A US White off-duty police officer had killed yet another US Black man. Yesterday, she was convicted of murder and received 10 years in jail.
The specific legal case is not the issue here. I want to focus on what the brother of the victim said in court, after sentencing. He so well made the case against revenge and hatred. He spoke from the heart. Look at the above short clip. Have tissues handy.
He doesn’t diminish the gravity of her killing his brother. The clip begins with him referring to “how much you have taken from us.” He speaks directly looking at the convicted officer. But he then calmly and humbly forgives her. He advises that when she’s truly sorry, to go to G^d Who then will forgive her too to take away her guilt. Forgives, everyone needs who might have done something in the past that one shouldn’t, he adds.
He says twice, I love you as a person and I want nothing bad to happen to you. Then he asks permission from the judge to hug her. He gives her a warm generous hug and they both cry — together with many others.
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The news, so often, has brought us pictures of interments with militants chanting hatred, their fists pounding the heavens, pledging revenge.
But we’ve also witnessed in amazement, (too many) funerals of terror victims in Israel. How close ones were speaking at the fresh graves. Time and again, we’ve heard survivors refrain from blaming or uttering any negative word that would tarnish the holy moment. Family members speaking of the virtues of their lost loved ones. Of their own gratefulness for having had these special people in their lives. Of their unshakable hope for the future. Of their great love of G^d. And a call on others to seek to do random acts of goodness, to contribute to Good in honor of the murdered. I’m sure, Jews don’t hold any copyright on this.
G^d helps. In my experience, when a loss is so great, we have such a need to cling to Goodness to ‘stay sane’ (so to speak).
The Value of a Life With Little Hatred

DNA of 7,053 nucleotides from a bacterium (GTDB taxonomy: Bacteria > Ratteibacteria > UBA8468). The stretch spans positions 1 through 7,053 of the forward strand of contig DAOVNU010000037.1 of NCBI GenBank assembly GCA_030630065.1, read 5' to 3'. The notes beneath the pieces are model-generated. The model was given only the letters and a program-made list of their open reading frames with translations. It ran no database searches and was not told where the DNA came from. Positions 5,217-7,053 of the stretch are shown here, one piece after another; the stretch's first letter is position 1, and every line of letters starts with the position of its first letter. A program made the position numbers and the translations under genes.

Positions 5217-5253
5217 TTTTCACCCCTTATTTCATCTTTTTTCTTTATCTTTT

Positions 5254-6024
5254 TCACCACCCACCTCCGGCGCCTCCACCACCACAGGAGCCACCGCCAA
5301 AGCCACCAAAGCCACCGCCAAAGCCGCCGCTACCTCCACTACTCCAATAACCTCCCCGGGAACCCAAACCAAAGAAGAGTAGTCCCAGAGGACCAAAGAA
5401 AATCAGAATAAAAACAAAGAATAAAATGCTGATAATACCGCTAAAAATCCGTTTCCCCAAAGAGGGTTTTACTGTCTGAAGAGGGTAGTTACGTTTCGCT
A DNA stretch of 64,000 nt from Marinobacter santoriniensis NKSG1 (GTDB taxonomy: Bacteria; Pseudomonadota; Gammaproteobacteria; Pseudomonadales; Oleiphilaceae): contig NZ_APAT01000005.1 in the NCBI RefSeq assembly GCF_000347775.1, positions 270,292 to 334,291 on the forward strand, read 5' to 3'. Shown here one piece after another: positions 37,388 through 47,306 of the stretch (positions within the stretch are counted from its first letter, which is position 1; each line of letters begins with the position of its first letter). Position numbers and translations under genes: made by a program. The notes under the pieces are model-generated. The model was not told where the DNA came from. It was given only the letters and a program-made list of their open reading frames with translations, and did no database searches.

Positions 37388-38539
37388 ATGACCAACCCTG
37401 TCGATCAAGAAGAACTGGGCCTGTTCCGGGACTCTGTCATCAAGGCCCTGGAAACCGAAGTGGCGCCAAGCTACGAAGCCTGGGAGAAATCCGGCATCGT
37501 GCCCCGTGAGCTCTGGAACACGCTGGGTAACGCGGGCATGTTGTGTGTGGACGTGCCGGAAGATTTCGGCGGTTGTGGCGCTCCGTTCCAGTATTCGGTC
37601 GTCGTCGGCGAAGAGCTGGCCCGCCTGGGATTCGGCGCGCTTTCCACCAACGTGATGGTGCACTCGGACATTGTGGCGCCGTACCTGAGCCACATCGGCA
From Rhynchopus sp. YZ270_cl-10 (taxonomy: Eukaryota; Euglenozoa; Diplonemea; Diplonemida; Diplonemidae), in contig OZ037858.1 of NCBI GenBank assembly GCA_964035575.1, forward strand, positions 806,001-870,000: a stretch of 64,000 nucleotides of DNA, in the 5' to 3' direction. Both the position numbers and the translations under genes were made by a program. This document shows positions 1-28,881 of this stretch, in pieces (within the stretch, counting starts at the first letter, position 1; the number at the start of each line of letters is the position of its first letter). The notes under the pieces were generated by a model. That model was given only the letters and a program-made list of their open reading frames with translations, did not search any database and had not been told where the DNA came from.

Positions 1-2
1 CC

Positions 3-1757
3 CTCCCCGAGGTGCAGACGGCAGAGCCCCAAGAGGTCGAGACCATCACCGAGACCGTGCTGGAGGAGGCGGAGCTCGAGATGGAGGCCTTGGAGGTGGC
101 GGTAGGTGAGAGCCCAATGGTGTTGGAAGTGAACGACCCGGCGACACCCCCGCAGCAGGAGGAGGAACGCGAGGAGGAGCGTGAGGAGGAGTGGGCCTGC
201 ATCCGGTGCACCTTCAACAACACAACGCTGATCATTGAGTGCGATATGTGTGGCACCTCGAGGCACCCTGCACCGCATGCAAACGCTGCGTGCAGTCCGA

My Jewish parents were concentration camp survivors (Westerbork). Their four parents (and most of their families, friends, and communities) were murdered at Auschwitz. Still, they raised their children, all born after the War, with, You have no permission to hate the Germans.
They would continue, We may be unable to forget or forgive. (Intimidating anti-Semitism continued in the Netherlands after WW II, so how could they heal?) But you weren’t there and you have no right.
Now, as Second Generation kids, we grew up never knowing our grandparents or their communities. We received very hurt parents. (But they were very upright, refusing to cooperate with anything immoral.) Though they had had a carefree youth (when your emotional strength is founded), their children grew up with so much insecurity, in the shadow of this great evil. Frankly, many children of survivors seem in worse shape than their parents. But in any case, our parents told us that we’re not allowed to hate the Nazis or to speak badly of Germans in general.
My mother came from a religious home but her childhood faith had shattered already a bit before the War. The Holocaust did not help. My father grew up secular but had a great moral great-great-grandfather, Chief Rabbi Salomon Rosenbach, whom he didn’t know about. I found that out only years after he had passed away. Their rejection of us hating Germans was not popular in any Dutch non-Nazi environment. They did not live by a formally kosher lifestyle. But the dismissal surely stemmed from their roots and their Socialist simple hope for a better world.
Generally, this upbringing has worked for me. I just can’t waste my precious time being absorbed by hatred. I certainly don’t envy people who stained their own lives by taking someone else’s. But I’d rather mourn losses and not let them linger by fretting about culprits. (Believing that all comes from G^d helps but non-believers can do it too.)
Moving on can also mean, teaching and warning others of danger and helping to stop and prevent evil — but not, spreading hatred.
I have met many Holocaust survivors, who, if not so hurt that they ended in complete apathy, displayed almost superhuman ethics. Often starting with a deep respect for the truth, the weak, and all people.
I very much have to thank my parents for guiding me away from hate. I don’t think that they really condemned my ability to be angry. Rather, they gave me permission to refrain from it. That was a great gift.
Actually, it may take a lot of emotional work to never get angry and always mourn instead. Even when one is not an ‘angry person.’ It’s so much more comfortable and quick, to ‘get’ angry than to feel our losses, (cry,) and smile. We can easily rationalize it with, it’s only occasionally, a little, a moment, understandable, everyone does it — while denying how damaging that can be even once, to our health and relationships.
As below we will see, Judaism allows for a tiny bit of revenge but the Rabbis advise us to do away with all our anger. Not just not showing anger — training ourselves not to get angry. They equate anger with a denial of G^d. Anger even gives away that one could believe that G^d is not totally in charge or doesn’t know what He’s doing. That in His stead, we would be a better god, Heaven forbid. So, Judaism compares any anger with idol worship, which is about the worst sin in Judaism.
(This should not be confused with non-violent righteous indignation which, in an emergency, might save a life acutely in danger.)